The Real Deal: It cost less than $2.00 to make a pair of bumble bee hair clips.

Go and be pretty,

Sara

Make a Growth Chart

Make a Growth Chart

My little ones are becoming not so little all too fast. It's time to keep track of 'em growing like weeds! I decided to make each of my kids a growth chart that catered to their personalities. Peaches = Ruffles.

Materials:

  • Scissors or something to cut with
  • Canvas
  • Patterned fabric
  • Dowel rods
  • String
  • Sewing machine and thread

I used a piece of canvas 5.5 feet long by 5 inches wide as the base for the growth chart. To create the ruffle, I used 4 strips of a patterned cotton fabric 4 feet long by 3 inches wide, for a total length of 15 feet.

Fold under all sides of the canvas and sew with a 1/4 inch allowance. Do the same for the cotton fabric.

Work from the bottom of the growth chart to the top. Lay the cotton fabric face down on the front face of the canvas. Sew a line as indicated in the picture above.

After you have sewn a line like the previous picture, fold the end of the canvas under. Sew a line straight across the canvas to create the dowel rod insert.

Remember, this is the bottom of the growth chart. Fold the fabric 3 times as indicated by the arrows. Then sew a line across to hold in place. Repeat this for each ruffle. The next 3 photos are repeating the process for the next ruffle.

Sew another straight line, completing another ruffle.

Continue making ruffles the entire length of the growth chart until just before you reach the top. You should have excess fabric to fold under as seen above.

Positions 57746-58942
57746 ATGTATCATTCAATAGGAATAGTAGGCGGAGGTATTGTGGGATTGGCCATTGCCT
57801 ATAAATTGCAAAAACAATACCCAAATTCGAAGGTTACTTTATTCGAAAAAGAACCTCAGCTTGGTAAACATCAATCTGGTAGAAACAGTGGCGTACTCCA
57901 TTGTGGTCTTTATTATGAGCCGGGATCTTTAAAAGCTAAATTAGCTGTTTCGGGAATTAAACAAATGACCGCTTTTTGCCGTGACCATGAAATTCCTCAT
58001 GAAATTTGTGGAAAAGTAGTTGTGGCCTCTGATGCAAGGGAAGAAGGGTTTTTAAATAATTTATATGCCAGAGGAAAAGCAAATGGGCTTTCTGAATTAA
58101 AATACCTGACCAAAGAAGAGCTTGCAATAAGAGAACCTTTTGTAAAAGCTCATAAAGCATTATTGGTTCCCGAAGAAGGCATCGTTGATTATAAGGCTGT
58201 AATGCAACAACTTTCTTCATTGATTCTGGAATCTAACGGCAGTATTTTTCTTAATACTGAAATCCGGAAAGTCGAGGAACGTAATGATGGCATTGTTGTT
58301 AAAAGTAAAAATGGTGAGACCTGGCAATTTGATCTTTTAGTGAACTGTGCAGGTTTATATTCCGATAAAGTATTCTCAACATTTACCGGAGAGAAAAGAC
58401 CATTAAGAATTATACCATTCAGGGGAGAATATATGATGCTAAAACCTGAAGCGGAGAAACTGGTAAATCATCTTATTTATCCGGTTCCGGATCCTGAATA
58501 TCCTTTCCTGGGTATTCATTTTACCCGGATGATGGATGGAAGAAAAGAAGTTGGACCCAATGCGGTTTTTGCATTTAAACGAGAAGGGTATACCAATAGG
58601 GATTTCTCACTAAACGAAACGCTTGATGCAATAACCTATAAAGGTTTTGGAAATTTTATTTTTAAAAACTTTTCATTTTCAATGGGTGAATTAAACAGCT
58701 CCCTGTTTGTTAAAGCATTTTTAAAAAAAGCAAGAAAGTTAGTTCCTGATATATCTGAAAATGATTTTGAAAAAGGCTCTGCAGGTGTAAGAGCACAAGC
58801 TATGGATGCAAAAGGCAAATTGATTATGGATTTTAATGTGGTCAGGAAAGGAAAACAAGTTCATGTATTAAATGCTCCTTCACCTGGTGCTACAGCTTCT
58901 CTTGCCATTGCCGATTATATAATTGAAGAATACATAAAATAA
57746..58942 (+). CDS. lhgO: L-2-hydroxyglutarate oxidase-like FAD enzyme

This is the top end of the growth chart. Fold back the cotton fabric at the last sewn line. Then fold under the canvas to accommodate a dowel rod.

Fold the remaining cotton fabric under 3 times. If you have too much left over, simply cut it off.  Sew a straight line all the way across the canvas and cotton fabric as indicated above.

Now the ruffle is complete and the top and bottom of the growth chart can accommodate dowel rods. With a pencil, mark along the edge of the chart for every inch.

Sew a wide zigzag stitch to mark each foot measurement, or for every 12 inches.  Sew a straight line to mark each inch measurement.

Insert a dowel rod in the top and bottom of the growth chart. Tie a string about the top dowel rod to hang. You can see this in the second picture (collage) from the top.

Peaches' growth chart starts measuring at 2 feet. I measured 2 feet off the floor and aligned the first zigzag stitch with that height. Here you can see each inch is marked with a smaller, finer, straight line and each foot mark is marked with a longer, wider zigzag stitch.

And that's how to make a kids growth chart! Just mark and date each entry with a pencil, pen, or marker.

The Real Deal: The canvas was recycled from a college canvas laundry bag. The dowel rods were sticks from popsicles my kids ate. I think I paid less then $3.00 for the cotton fabric. Not a bad price at all for a DIY growth chart!

Go and be pretty,

Sara